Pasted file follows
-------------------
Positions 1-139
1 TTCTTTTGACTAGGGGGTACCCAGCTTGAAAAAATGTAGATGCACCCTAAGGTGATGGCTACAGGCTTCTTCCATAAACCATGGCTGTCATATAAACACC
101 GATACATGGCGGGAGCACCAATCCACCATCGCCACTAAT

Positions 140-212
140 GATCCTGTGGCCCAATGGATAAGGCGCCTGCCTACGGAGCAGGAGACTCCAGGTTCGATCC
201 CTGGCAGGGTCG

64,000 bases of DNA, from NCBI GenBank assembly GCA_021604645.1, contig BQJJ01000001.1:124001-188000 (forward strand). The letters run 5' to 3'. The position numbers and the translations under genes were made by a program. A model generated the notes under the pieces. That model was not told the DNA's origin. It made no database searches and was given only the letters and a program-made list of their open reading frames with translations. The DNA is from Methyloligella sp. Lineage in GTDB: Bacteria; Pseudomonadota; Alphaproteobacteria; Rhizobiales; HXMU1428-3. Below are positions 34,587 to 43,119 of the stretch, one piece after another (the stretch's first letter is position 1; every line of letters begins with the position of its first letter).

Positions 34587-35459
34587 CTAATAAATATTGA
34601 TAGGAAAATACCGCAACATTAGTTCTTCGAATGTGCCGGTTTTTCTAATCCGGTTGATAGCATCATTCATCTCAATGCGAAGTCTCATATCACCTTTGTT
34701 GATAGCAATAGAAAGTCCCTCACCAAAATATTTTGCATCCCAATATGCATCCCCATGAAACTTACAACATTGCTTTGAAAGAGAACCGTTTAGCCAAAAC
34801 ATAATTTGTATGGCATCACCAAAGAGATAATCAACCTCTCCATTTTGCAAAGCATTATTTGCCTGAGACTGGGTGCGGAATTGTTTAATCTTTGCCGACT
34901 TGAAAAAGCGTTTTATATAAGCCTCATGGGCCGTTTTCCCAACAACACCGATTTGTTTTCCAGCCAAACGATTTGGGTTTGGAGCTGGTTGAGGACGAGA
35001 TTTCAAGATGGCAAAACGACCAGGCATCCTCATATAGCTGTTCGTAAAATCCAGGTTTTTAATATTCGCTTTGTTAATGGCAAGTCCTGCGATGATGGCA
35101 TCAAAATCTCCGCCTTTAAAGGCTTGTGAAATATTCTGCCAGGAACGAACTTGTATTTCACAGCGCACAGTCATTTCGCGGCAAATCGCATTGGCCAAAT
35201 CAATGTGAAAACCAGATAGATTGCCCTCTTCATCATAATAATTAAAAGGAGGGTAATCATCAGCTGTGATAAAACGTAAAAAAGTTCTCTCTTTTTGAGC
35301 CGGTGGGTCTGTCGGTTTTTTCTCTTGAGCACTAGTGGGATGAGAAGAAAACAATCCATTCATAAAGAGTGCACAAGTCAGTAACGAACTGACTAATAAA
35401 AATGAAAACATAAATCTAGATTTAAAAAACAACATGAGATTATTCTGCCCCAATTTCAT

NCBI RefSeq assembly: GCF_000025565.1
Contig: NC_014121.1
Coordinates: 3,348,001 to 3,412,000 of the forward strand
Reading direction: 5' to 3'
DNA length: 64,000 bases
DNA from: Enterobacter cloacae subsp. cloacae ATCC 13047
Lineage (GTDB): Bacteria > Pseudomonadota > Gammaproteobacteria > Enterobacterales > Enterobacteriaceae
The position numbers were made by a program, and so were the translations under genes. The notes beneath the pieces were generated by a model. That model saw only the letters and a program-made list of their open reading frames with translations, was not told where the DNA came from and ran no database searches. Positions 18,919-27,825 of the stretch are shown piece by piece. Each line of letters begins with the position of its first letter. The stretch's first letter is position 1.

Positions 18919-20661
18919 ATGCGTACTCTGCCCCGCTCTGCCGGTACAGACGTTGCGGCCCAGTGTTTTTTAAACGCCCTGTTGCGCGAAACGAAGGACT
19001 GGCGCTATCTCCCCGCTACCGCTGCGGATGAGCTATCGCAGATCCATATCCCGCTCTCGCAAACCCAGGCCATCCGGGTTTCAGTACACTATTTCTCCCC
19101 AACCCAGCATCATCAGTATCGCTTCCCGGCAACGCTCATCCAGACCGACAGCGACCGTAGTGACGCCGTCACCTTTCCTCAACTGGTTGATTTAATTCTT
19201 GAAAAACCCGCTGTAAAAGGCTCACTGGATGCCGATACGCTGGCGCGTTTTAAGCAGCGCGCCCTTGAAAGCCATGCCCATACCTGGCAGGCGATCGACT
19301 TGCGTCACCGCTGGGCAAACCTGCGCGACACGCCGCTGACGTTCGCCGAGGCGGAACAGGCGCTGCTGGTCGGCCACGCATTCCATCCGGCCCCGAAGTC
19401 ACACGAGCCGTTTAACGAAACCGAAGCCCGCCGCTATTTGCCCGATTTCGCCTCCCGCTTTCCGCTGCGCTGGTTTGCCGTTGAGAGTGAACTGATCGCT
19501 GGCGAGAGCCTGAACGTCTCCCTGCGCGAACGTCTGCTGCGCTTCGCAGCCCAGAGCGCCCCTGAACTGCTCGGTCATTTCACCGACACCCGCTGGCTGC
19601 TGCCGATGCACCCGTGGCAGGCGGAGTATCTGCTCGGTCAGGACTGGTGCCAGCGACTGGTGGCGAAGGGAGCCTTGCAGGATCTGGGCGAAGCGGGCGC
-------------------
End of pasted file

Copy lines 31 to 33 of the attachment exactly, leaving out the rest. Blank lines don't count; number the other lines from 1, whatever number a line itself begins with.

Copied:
19201 GAAAAACCCGCTGTAAAAGGCTCACTGGATGCCGATACGCTGGCGCGTTTTAAGCAGCGCGCCCTTGAAAGCCATGCCCATACCTGGCAGGCGATCGACT
19301 TGCGTCACCGCTGGGCAAACCTGCGCGACACGCCGCTGACGTTCGCCGAGGCGGAACAGGCGCTGCTGGTCGGCCACGCATTCCATCCGGCCCCGAAGTC
19401 ACACGAGCCGTTTAACGAAACCGAAGCCCGCCGCTATTTGCCCGATTTCGCCTCCCGCTTTCCGCTGCGCTGGTTTGCCGTTGAGAGTGAACTGATCGCT